Each year, millions of rats and mice die for the sake of human safety. Scientists studying toxicity in chemicals feed, inject, or spray them on animals to suss out potential ill effects. But Congress is now finally updating the Toxic Substance Control Act of 1976, which will among other things encourage the Environmental Protection Agency to find alternatives to animal testing.
The updated act, which is expected to pass both houses of Congress soon, asks the EPA to consider a suite of new testing technologies, such as high-throughput robots that apply chemicals to cells in petri dishes and algorithms that predict toxicity based on the effects of similar chemicals. The most ambitious, the most sci-fi of all these technologies, though, is a human body on a chip. Think mini organs the size of matchboxes–each mimicking a patch of heart muscle or alveoli in the lungs–all connected together by a tiny circulatory system of microfluidic tubes. An entire human body in miniature.
None of these technologies are quite ready to replace all animal testing, which is why the updated act is more of a nudge than a direct order to the EPA. “It doesn’t call for an outright ban,” says David Andrews, senior scientist for the Environment Working Group. “We want to ensure if we’re replacing animal testing, we can get the same results.”
Unlike more developed technologies like high-throughput screening and algorithms though, the human body on a chip could not just match animal testing’s utility but exceed it. The real reason to develop a body on a chip, says MIT bioengineer Linda Griffith, is to conduct critical tests that scientists can’t do in animals.
Griffith heads up a team funded by Darpa and the National Institutes of Health that is looking to connect at least ten miniature organs on a chip. (The NIH and Darpa are also funding a second team at Harvard’s Wyss Institute to do the same.) Her particular focus is on the interactions between the the immune system and the liver.
For example, Griffith wants to study how breast cancer may spread to the liver, first lying dormant until the liver becomes inflamed following an infection in the gut, whose blood supply feeds directly into the liver. Sound complicated? That’s why you can’t study it with by pipetting between a few petri dishes of cells–you need an interconnected system. But with a live animal, you can’t watch the dormant cancer cells grow in real time either. “I don’t know how you can study it in animals,” says Griffith.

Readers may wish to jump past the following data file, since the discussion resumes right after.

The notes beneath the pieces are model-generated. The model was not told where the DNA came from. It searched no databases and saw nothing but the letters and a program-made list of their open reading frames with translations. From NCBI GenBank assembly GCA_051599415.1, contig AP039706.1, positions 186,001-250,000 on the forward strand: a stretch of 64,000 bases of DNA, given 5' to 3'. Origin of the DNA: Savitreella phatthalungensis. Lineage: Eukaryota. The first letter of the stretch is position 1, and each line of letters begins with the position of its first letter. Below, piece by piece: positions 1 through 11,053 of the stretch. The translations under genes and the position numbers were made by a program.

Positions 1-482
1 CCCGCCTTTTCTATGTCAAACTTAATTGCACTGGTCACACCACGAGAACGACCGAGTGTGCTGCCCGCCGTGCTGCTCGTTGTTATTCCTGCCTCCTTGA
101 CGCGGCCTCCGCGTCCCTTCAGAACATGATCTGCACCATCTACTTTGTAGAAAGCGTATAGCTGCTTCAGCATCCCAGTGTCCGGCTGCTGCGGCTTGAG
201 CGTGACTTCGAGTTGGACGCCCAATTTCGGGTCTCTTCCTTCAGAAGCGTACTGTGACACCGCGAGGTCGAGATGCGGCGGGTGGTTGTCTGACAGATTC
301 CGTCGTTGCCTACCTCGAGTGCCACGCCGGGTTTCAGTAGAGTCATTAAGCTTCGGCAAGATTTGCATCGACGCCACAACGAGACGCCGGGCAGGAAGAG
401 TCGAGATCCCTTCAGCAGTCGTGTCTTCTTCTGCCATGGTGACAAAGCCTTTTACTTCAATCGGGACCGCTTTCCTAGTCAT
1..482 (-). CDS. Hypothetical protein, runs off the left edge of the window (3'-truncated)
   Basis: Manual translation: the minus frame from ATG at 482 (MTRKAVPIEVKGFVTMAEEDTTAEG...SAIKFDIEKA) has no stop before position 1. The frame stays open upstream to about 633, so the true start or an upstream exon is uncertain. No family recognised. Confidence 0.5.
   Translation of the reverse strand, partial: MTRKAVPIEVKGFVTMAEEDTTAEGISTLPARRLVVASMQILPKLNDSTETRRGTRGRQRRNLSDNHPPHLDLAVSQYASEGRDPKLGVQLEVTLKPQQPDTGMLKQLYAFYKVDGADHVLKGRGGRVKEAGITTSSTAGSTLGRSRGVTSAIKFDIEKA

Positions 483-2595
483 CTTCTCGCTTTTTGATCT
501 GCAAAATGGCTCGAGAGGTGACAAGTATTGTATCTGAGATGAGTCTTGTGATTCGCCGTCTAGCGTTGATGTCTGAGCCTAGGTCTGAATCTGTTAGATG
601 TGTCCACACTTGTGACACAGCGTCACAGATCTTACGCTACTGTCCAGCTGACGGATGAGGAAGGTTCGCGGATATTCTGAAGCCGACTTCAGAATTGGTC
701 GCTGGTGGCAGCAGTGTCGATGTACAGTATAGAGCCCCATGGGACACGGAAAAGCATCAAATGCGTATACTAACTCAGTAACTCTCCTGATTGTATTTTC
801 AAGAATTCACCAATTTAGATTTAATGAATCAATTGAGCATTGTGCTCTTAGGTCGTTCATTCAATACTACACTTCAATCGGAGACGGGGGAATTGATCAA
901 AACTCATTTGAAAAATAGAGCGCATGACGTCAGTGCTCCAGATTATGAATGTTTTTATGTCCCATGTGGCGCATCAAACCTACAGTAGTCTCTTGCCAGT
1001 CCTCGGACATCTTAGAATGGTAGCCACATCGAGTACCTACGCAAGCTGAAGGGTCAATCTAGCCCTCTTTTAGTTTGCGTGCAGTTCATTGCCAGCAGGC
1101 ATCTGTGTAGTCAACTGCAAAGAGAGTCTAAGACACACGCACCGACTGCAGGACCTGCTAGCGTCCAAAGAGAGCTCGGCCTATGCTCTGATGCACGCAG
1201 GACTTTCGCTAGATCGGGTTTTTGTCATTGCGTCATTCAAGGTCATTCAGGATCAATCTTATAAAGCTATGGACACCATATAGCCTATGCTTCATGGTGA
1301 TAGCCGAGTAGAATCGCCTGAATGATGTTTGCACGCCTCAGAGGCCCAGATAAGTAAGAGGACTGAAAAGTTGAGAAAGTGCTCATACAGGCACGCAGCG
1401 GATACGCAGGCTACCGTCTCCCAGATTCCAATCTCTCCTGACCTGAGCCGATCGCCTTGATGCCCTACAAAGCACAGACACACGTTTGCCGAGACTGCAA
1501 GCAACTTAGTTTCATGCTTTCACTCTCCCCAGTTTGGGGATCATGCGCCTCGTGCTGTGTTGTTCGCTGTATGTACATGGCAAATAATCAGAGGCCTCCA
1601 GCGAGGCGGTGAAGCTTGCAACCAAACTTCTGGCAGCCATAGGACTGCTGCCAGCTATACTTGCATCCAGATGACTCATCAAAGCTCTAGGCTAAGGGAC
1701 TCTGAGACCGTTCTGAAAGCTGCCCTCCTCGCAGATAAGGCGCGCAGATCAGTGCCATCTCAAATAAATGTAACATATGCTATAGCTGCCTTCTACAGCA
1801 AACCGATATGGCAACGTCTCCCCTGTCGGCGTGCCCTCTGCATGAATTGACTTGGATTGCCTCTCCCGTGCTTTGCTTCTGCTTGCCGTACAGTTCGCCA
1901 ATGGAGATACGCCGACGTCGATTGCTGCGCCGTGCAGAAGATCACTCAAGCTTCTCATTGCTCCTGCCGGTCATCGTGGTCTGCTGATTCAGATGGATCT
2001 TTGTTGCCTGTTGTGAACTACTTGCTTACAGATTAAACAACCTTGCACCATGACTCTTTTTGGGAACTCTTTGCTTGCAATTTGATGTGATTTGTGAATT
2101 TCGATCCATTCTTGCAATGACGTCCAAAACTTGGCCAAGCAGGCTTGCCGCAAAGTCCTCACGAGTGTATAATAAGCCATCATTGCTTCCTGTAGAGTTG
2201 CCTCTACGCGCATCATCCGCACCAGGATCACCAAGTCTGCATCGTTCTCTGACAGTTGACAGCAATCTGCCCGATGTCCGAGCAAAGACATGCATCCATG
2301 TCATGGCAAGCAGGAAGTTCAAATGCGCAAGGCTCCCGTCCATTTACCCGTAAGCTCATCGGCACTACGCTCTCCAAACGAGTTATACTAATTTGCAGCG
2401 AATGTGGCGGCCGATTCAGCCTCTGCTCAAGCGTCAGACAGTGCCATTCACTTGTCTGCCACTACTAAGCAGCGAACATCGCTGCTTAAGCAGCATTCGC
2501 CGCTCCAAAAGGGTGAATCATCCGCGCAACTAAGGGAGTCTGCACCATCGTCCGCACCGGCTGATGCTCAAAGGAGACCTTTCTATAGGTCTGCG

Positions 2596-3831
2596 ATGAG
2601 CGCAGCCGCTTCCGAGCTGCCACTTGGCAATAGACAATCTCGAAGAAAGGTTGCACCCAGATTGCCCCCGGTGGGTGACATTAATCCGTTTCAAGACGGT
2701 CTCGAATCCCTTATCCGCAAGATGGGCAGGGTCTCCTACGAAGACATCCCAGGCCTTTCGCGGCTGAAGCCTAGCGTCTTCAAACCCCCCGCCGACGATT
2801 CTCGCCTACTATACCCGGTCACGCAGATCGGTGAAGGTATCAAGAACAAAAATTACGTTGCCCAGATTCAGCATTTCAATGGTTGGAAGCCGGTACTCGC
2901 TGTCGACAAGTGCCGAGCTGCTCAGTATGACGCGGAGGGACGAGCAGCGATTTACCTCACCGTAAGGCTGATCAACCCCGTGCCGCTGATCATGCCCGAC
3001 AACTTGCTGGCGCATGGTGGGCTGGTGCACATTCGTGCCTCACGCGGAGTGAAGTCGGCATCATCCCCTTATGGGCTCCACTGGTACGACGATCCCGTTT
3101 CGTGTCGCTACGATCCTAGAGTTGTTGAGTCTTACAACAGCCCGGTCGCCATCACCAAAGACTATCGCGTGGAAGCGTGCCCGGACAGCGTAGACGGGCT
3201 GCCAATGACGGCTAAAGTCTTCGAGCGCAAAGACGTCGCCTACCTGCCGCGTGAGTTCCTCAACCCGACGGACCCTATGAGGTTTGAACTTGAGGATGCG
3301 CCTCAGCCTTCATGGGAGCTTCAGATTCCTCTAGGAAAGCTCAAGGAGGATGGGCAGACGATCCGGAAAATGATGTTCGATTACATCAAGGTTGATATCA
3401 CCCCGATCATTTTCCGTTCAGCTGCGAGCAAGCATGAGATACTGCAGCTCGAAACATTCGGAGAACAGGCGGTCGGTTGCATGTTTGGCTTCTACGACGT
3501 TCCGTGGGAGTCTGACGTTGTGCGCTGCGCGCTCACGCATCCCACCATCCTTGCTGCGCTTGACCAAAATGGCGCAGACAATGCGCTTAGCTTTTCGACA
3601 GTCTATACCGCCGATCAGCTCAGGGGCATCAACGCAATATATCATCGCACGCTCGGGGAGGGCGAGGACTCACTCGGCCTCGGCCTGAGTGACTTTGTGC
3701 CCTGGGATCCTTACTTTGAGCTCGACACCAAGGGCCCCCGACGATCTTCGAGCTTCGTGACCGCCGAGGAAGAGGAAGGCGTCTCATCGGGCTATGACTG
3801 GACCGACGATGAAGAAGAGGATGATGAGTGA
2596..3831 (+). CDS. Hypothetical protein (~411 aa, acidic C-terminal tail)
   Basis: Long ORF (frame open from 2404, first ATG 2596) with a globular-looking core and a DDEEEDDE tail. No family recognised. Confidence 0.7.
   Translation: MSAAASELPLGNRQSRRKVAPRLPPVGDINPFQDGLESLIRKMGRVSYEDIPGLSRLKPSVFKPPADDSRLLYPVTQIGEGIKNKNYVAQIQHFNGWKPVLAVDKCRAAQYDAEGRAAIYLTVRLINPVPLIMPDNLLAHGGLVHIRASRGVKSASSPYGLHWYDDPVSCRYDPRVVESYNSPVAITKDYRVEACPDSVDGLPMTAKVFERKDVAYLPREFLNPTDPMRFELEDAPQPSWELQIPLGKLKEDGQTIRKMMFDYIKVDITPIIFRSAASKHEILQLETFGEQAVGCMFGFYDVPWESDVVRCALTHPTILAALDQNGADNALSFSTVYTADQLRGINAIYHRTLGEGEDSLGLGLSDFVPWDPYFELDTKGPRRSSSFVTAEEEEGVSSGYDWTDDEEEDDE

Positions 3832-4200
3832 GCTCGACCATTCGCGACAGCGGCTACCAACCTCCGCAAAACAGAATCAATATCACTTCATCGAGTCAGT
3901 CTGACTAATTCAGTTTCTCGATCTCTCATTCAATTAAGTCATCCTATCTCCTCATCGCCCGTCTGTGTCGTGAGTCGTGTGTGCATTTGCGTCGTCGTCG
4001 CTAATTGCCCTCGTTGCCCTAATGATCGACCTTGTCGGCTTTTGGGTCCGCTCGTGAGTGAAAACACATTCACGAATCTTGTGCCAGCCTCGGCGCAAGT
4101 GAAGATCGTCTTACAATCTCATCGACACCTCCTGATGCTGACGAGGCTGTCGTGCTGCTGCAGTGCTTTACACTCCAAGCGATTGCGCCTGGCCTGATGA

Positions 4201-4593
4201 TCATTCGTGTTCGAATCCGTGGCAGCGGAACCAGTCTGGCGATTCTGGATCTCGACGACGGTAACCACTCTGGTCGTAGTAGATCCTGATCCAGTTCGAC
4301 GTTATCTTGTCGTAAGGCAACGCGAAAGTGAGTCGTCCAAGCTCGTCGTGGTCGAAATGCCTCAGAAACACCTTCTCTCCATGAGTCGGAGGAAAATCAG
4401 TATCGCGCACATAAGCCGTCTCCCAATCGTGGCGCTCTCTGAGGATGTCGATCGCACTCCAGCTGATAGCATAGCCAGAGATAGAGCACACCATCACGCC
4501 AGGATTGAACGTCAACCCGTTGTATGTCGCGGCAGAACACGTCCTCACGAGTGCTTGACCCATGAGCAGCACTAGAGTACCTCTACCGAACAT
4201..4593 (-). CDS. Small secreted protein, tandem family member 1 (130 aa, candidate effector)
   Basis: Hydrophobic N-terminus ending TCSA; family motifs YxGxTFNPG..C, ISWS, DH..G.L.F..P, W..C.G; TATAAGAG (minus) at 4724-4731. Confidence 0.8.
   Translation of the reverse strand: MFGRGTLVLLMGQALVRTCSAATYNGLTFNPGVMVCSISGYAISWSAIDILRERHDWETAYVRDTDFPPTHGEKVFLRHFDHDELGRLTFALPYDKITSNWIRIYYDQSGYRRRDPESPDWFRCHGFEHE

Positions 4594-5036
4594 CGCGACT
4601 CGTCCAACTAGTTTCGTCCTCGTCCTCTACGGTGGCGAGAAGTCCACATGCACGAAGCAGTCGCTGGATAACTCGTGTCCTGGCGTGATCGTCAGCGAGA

The booming field of immunotherapy to treat cancer is also a boon for organs on a chip technology. Immunotherapy drugs are tricky to study in animals because they consist of molecules that target specific proteins on human immune cells, fitting like a key in a lock. On the other hand, petri dishes of human cells are a poor model, too, because the immune system interacts with so many other organs in the body. Griffith’s team has since connected seven organs on a chip together, and they’re now working on ten.
Of course, the human body has more than ten organs, and depending on which ones you pick, you end up with unique challenges. Steroids, for example, are important in inflammation–but they interact with the PDMS plastic used to make the chips. Scientists are working on alternatives to PDMS.
Another problem is how to keep all these different types of cells from different organs with different needs alive in one set of chips. Scientists who grow liver cells or brain cells or heart cells have over the years figured out the exact nutrients and conditions that let those cells thrive in a dish. But each set of cells has different conditions. What could go wrong? If the fluid that bathes the cells is not exactly the right pH, for example, “neurons will just fire themselves to death,” says Kris Kulp at Lawrence Livermore National Laboratory. Kulp works on a team making a system called iCHIP that connects four organs: the brain, the peripheral nervous system, the blood-brain barrier, and the heart.
“We’re a very long way from replacing animal experiments with organs on a chip,” says Kulp. Pharmaceutical companies are already interested though, and if organs on a chip do make it out into the real world, it’ll likely be for uses where animals already fall short. After all, pharma and chemical companies have no particular love for animal testing either. It’s expensive and it doesn’t garner great PR. Regulators like the EPA are the real gatekeepers here, and the new Toxic Substance Control Act pushes the agency to reconsider the status quo.